When many people talk about air conditioning, they are talking about the blue and red knob in their cars or the plastic box on the wall of their homes.
But when Joshua Hensley talks air conditioning, he quite literally takes it to a whole new level.
Hensley, a first-year graduate student at MU, was the recipient of a $4,000 grant to support his research on a new, more efficient way to cool homes and businesses.
He received the money from the American Public Power Association after applying in July of 2004 and was sponsored by the Columbia Water and Light Department.
The official announcement by the city was made a month ago in coordination with Engineering Week, Hensley said.
“Everyone was talking about engineering, at least the engineers were,” he said with a smile.
As part of the application process, applicants have to be sponsored, and that’s where the city’s Water and Light Department comes in.
“Joshua seems very in tune with what we are trying to promote, which is energy efficiency,” said Tina Worley, a utility services manager.
Hensley’s research centers on getting rid of traditional coils in typical air conditioning units.
Instead, he will add a feature that runs air through a stream of water. The air cools quicker because it’s in direct contact with the cold water, instead of being cooled through coils.
The primary reason this theory has not been used extensively in the past is the problem of collecting the water. Hensley said his design collects the water and recycles it back through the air conditioning unit with a pump.
“In fact, it saves so much energy that you can add another pump to drive the water side of the loop, and in the net, you are still saving energy,” Hensley said.
MU assistant professor James Bryan serves as Hensley’s academic adviser and encouraged him to pursue the project, which Hensley said is one-third complete.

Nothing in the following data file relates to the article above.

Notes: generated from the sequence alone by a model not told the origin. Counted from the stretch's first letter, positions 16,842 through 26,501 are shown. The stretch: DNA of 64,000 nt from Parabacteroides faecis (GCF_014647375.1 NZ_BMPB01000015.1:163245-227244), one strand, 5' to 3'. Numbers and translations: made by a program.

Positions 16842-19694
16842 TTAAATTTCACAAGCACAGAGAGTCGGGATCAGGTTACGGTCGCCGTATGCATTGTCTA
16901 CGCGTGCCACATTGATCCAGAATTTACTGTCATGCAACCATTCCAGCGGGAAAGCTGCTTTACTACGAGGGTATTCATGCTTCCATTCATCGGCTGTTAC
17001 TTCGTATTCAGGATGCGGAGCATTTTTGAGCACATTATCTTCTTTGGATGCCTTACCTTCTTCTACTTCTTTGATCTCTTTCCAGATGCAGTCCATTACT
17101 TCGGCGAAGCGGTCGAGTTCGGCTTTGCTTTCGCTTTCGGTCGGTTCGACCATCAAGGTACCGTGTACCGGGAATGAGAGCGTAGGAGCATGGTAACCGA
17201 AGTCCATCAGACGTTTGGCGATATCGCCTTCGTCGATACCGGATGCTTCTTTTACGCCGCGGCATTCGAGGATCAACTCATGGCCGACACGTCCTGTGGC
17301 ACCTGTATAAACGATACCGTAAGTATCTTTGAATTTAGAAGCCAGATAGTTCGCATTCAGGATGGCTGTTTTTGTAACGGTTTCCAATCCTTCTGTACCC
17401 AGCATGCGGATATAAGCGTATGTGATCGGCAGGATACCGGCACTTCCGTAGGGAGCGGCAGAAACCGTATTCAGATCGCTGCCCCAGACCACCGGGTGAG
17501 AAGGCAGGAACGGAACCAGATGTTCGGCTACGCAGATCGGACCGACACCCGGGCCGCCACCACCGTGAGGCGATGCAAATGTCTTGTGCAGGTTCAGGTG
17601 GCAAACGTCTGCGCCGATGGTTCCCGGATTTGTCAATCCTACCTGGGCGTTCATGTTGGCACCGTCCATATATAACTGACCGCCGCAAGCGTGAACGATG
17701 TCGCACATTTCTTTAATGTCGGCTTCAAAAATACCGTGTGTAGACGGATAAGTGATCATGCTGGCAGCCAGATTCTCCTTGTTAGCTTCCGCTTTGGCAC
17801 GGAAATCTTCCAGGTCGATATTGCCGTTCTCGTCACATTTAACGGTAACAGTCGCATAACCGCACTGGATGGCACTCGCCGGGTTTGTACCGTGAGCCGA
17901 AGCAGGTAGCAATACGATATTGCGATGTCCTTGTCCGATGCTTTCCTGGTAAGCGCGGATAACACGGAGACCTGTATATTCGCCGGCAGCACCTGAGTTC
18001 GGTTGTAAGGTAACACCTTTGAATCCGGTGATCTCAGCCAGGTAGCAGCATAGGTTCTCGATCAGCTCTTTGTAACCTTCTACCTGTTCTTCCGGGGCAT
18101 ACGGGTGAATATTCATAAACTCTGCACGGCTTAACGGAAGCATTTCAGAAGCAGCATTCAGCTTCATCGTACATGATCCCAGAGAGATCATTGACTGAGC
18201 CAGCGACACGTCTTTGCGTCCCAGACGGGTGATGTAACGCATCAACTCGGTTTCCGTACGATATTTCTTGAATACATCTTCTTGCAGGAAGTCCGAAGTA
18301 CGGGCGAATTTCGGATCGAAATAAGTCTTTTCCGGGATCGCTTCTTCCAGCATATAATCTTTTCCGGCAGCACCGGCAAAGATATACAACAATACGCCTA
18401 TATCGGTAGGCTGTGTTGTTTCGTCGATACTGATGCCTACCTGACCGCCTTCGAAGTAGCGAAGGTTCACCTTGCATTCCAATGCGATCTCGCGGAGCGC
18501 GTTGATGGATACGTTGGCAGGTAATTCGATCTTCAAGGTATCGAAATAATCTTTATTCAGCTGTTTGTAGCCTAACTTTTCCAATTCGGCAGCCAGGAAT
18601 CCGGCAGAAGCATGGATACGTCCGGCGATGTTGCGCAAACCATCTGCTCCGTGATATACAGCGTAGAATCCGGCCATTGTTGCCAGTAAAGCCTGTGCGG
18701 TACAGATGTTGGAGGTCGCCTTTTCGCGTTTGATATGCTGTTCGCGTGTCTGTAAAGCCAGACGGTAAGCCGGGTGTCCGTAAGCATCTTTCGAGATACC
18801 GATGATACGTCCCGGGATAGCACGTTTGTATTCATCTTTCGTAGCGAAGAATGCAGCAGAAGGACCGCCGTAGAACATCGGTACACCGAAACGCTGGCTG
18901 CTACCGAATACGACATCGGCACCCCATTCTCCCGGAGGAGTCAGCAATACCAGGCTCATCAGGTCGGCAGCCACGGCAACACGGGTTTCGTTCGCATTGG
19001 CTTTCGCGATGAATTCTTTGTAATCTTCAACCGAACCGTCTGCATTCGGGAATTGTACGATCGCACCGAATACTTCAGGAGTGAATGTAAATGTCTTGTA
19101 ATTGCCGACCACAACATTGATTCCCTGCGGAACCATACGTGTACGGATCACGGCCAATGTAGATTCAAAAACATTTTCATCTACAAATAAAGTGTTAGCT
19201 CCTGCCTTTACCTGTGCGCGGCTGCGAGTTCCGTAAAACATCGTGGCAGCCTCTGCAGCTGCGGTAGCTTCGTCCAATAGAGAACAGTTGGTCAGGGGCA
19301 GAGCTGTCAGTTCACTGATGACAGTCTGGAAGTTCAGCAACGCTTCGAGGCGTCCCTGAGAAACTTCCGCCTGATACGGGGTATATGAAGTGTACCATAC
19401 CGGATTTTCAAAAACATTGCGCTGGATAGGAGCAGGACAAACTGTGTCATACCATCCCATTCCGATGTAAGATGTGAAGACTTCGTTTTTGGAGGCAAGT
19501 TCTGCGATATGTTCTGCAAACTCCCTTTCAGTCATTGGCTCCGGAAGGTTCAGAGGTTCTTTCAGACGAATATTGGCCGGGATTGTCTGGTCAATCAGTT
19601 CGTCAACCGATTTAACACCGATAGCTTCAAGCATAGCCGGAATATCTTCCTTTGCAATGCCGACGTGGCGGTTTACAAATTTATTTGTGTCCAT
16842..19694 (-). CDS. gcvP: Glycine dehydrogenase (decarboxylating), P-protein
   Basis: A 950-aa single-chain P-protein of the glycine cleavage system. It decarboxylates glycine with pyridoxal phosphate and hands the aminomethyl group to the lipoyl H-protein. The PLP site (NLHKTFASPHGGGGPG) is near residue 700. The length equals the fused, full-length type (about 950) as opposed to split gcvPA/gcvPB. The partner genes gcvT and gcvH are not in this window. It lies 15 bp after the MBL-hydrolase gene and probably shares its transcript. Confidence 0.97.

“This project is an idea I have had for a couple of years,” Bryan said. “He was an undergrad in one of my courses, and I was looking for students to help me with some research.”
Although Hensley is paid as a research assistant by MU, Bryan urged him to apply for the grant.
The $4,000 will work the same way as a scholarship: It goes toward Hensley’s education and any related expenses. The money comes from the American Public Power Association’s Demonstration of Energy Efficiency Development program.
Only 10 students throughout the nation are selected to receive money each year, and this was the city’s first time to sponsor a student’s application.
“Water and Light has always been involved in energy-efficiency programs,” Worley said. “It seemed a very doable project, one that would benefit our customers and customers across the United States.”
Hensley’s research shows that the spray method is 30 percent more efficient than traditional units.
“It’s like when you take a shower in the winter, and when you wake up in the morning the bathroom is freezing,”Hensley said. “But you put millions of drops of water in the air, and you notice when you step out of the bathroom, the air is warm.” He said it’s a loose analogy to show how direct contact with the air is the key.
Hensley received a mechanical engineering degree from MU and is now working on his master’s. He plans to get a doctorate as well.
“He’s an exceptional student and possesses quite a bit of potential,” Bryan said.
With any new research and design, there has been a tendency for companies to want to maintain the traditional air-conditioning systems. But Hensley’s research using direct sprayers has shown promise. “It could be as widespread as conventional systems,” he said.
And his experience with air conditioning may not end with his education.
“If this is promising, then maybe I can develop it after I graduate,” Hensley said. “If it doesn’t pan out, I will just get a job. You can always fall back on teaching.”